Barrick, the world's biggest gold miner by output, also said it had formed a working group with China's Shandong Gold to study a potential partnership at Pascua-Lama, which straddles the border of Chile and Argentina in the Andes Mountains.
Barrick put the contentious gold and silver project on hold in 2013 due to environmental issues, political opposition, labor unrest and development costs that had ballooned to $8.5 billion.
Last month, Chilean environmental regulators ordered Barrick to close existing infrastructure on the Chilean side of the project, where Barrick had originally planned to develop an open pit mine.
As a result, the miner is reclassifying Pascua-Lama's 14 million ounces of gold, which were based on an open pit mine plan, to measured and indicated resources - a mineral category with less certainty of being mined economically.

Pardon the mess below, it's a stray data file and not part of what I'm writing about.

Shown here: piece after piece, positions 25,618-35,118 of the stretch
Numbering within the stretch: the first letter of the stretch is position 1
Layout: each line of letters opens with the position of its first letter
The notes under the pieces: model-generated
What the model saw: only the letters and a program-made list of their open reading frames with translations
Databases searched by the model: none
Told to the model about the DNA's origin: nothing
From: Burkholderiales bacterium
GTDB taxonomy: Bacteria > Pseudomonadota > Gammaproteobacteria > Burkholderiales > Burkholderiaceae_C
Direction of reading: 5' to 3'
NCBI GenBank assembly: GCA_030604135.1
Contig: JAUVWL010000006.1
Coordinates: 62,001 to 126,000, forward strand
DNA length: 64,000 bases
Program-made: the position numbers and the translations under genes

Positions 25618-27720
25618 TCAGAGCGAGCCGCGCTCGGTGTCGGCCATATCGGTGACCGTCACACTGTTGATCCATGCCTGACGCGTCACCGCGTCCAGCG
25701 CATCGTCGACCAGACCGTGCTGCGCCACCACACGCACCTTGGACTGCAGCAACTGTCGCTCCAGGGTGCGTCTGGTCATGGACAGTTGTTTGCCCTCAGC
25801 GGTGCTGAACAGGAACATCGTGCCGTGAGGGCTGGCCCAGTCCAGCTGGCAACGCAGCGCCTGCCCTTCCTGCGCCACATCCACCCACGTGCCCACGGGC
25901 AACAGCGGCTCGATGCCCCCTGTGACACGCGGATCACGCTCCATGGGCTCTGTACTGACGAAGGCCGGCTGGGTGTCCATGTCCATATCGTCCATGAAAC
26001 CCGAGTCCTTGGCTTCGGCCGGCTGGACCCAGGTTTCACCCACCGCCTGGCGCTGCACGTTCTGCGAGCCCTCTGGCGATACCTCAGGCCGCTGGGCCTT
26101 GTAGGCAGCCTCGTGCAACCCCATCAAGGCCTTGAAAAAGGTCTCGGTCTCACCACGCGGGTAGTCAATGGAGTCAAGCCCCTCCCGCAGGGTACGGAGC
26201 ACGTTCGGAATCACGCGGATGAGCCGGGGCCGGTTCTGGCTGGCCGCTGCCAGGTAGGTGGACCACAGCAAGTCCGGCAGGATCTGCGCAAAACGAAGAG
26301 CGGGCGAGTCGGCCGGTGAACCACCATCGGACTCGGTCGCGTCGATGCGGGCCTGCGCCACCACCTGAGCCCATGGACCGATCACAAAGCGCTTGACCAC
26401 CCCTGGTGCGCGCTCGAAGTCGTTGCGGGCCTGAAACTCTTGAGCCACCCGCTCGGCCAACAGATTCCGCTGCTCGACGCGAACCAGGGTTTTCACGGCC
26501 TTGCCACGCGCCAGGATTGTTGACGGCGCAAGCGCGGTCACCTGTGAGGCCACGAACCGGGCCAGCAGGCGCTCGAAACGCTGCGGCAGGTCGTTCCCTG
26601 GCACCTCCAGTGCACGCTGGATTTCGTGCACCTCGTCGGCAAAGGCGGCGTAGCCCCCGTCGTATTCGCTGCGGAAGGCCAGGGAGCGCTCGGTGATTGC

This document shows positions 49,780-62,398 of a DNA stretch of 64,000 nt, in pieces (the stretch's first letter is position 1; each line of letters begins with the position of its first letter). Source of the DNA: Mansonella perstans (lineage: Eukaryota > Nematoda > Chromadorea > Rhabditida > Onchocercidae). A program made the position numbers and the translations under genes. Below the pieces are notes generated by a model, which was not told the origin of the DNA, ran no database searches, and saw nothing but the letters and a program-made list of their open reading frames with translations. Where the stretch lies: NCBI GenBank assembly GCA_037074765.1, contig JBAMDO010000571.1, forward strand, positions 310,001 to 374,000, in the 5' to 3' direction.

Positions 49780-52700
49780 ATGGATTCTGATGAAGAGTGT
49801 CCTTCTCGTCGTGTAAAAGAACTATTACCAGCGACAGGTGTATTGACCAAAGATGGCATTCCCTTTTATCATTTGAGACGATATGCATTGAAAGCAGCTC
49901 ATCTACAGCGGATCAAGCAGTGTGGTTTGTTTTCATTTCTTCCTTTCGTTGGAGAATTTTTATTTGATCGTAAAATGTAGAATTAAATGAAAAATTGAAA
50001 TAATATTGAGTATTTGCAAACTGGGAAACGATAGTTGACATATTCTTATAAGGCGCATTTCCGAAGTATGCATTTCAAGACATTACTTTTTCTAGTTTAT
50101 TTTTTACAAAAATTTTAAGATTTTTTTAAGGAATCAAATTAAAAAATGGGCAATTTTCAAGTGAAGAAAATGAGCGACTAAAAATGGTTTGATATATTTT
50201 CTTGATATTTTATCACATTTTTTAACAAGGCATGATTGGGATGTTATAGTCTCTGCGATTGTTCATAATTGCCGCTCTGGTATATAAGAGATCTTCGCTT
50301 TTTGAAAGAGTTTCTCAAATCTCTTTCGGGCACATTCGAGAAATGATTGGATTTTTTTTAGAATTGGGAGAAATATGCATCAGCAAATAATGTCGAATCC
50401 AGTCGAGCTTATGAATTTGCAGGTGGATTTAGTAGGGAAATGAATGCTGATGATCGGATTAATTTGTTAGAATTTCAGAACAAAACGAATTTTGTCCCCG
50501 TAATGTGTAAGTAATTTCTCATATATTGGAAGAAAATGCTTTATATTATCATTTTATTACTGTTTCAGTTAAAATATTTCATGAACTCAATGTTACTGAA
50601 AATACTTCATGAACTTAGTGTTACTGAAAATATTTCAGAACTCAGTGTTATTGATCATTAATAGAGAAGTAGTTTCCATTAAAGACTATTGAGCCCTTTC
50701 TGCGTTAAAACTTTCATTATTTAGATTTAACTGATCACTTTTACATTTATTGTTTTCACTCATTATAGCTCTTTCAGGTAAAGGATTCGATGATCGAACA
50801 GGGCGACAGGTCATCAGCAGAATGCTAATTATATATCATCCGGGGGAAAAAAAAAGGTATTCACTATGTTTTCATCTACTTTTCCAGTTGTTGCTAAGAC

Barrick has said that closing surface facilities in Chile is in line with its revised plan to study the development of an underground mine at Pascua-Lama.
The miner last April brought in Shandong Gold as a partner in its Veladero mine in Argentina. As part of that deal, the partners would look at jointly developing Pascua-Lama.
Barrick is due to release its fourth-quarter earnings on Feb. 14.
(Reporting by Nicole Mordant in Vancouver; Editing by Phil Berlowitz and Susan Thomas)